I’m sorry to kill your dreams, but you will never go to the Moon. Here’s a bit of consolation, though: You can mess around with Moon dust. Or at least something that’s a lot like Moon dust. It’s called Lunar Simulant, and the company that makes it — Zybek — specializes in making materials that mimic the surfaces of celestial bodies.
It may seem like a weird business to be in, or a dirty job, but somebody’s got to do it. To find out how our rovers and landers will rove and land on unfamiliar soil, scientists have to test them on a substance remarkably similar to that unfamiliar soil. For Mars, parts of Hawaii and Utah will suffice. But the Moon is different — glassier, for one.
And while Zybek is happy to make Lunar Simulant for NASA, they also would like to use the strange substance to promote interest in the Moon and humans getting out there and exploring space. Mike Weinstein, the company’s founder, said, “After showing the process we use to manufacture Lunar Simulant to hundreds of non-science people over the years, we consistently got comments like, ‘That’s so cool. … Can I have some?’ or ‘I never knew there was a difference between the white part of the Moon and the dark part of the Moon.’”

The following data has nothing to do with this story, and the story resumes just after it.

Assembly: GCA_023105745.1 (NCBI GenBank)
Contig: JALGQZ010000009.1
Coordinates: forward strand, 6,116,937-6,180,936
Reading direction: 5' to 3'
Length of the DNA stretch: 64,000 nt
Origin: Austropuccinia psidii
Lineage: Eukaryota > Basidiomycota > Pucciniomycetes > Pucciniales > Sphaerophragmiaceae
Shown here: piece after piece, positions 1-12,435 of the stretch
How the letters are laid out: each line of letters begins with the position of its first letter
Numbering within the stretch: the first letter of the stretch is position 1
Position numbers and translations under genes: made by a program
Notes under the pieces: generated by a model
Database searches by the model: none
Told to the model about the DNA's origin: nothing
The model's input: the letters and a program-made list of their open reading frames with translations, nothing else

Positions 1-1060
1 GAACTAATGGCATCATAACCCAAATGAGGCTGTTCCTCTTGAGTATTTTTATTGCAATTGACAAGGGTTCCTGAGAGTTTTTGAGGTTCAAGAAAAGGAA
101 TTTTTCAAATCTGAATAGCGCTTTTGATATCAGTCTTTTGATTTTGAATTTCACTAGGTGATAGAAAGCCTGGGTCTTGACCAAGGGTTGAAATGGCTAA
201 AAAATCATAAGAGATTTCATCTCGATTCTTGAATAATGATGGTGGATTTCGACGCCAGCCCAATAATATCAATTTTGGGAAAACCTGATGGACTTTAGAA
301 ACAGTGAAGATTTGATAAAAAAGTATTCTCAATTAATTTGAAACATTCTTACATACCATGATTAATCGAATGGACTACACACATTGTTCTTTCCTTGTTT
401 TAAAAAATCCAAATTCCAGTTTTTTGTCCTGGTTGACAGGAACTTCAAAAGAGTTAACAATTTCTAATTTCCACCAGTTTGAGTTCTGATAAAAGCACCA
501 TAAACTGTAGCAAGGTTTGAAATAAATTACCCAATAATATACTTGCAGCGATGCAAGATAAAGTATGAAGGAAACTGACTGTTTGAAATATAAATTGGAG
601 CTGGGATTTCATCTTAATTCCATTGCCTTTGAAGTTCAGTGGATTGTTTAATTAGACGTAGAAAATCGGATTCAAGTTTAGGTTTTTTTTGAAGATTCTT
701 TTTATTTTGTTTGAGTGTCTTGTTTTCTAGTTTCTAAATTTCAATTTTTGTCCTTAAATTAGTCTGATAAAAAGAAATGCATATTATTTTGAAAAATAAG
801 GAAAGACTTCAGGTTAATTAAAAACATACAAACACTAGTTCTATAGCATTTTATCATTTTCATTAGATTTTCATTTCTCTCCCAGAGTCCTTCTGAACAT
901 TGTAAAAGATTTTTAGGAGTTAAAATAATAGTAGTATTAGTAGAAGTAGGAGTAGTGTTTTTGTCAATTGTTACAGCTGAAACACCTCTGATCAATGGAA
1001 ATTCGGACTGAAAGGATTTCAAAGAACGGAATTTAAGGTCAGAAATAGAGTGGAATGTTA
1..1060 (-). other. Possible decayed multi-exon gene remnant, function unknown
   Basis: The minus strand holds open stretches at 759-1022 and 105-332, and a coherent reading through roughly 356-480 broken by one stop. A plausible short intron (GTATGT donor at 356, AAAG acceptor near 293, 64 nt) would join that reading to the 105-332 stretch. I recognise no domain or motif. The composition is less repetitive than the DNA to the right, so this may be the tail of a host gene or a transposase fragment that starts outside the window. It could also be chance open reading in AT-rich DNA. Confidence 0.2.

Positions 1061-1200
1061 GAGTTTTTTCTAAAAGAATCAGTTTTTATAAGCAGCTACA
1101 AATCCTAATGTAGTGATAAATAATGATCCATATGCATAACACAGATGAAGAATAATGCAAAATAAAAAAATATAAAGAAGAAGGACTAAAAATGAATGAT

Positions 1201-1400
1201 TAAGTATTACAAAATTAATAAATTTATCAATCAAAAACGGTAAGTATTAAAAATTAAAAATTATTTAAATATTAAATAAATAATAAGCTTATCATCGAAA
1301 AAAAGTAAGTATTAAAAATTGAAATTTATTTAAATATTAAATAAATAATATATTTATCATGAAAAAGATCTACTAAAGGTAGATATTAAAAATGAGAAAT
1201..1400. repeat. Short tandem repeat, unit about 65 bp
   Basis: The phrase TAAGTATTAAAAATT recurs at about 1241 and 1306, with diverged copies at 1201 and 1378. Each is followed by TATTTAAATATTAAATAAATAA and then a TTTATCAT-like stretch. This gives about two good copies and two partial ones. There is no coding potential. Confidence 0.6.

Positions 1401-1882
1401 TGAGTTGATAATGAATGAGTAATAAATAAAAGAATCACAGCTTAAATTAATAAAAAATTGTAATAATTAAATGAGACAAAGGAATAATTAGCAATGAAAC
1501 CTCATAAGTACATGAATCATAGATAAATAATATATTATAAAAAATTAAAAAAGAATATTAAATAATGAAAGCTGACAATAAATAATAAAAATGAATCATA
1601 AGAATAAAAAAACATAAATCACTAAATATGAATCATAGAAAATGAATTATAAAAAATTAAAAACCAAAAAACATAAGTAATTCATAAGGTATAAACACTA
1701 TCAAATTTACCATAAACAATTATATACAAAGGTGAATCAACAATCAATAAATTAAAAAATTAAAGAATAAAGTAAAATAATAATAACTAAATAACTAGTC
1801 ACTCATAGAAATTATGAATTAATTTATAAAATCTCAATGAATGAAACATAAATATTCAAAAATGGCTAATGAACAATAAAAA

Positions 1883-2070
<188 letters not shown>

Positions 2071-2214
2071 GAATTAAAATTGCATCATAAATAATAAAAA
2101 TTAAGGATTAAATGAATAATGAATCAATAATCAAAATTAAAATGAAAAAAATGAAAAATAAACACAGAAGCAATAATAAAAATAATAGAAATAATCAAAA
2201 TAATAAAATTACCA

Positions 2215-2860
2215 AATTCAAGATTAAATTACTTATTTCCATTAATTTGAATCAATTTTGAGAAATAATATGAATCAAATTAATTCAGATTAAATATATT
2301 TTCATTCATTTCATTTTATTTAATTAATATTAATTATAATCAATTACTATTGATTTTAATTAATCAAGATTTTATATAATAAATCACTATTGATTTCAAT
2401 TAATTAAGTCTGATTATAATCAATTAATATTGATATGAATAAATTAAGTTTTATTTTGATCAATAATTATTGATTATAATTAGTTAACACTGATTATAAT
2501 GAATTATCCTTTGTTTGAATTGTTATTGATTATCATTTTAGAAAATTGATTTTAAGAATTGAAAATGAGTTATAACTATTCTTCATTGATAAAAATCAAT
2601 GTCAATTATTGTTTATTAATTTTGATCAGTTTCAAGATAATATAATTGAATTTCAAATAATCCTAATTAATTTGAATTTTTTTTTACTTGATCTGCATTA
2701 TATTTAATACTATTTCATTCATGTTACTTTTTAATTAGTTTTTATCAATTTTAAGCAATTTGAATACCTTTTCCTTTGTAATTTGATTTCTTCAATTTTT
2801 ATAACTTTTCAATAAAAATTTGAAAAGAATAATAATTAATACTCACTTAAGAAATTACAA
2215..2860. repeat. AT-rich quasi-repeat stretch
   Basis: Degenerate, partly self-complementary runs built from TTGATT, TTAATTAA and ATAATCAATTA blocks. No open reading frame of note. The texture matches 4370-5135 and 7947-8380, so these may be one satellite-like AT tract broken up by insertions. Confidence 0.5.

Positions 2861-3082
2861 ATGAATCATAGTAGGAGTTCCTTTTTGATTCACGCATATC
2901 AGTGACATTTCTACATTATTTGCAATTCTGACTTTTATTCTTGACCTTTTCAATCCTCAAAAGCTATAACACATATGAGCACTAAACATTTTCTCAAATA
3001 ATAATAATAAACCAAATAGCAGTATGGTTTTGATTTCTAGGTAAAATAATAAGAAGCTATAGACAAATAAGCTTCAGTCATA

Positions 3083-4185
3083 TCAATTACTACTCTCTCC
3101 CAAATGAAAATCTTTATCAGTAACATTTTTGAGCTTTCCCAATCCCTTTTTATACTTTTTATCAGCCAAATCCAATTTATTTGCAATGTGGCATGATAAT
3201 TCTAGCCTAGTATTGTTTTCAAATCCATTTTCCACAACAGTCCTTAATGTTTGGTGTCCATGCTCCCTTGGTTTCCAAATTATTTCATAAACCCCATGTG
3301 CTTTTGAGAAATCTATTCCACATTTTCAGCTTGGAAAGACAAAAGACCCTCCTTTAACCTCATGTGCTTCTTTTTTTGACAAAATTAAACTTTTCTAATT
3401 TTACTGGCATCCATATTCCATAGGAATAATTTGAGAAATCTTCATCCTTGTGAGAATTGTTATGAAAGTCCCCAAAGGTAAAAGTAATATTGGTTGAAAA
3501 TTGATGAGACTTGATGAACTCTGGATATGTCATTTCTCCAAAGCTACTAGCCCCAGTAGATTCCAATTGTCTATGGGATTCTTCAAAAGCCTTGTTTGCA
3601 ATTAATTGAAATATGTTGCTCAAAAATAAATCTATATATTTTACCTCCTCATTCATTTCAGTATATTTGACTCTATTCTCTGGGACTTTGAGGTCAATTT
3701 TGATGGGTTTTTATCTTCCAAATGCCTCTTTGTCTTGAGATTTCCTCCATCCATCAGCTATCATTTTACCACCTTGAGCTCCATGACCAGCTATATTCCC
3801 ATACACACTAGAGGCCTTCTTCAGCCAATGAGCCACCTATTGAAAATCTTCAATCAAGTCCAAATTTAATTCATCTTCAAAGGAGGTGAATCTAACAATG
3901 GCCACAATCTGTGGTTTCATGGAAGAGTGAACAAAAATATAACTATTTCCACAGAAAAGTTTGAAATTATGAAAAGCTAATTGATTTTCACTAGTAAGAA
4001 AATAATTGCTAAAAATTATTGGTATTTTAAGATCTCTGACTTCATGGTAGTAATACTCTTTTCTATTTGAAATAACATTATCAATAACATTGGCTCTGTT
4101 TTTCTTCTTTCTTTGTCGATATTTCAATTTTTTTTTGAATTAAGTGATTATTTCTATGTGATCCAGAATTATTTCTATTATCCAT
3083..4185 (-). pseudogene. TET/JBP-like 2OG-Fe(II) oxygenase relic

People’s interest in and curiosity about the synthetic Moon dust gave Weistein an idea: Why not make Moon dust — along with some videos and proposed experiments — available to the world? Inspire and engage them and let them get their hands all dirty with dust made in a 35,000° F plasma oven?
If that sounds like fun to you and/or some kids you know, consider supporting Zybek’s educational Kickstarter project. If they earn their goal amount, they’ll create educational and hobbyist packages, which you can also see on that Web page.
Nearly 60 percent of the U.S. population was born after the last manned Moon mission. Let’s give that majority something to (literally) hold on to. Namely, a fistful of synthetic dust.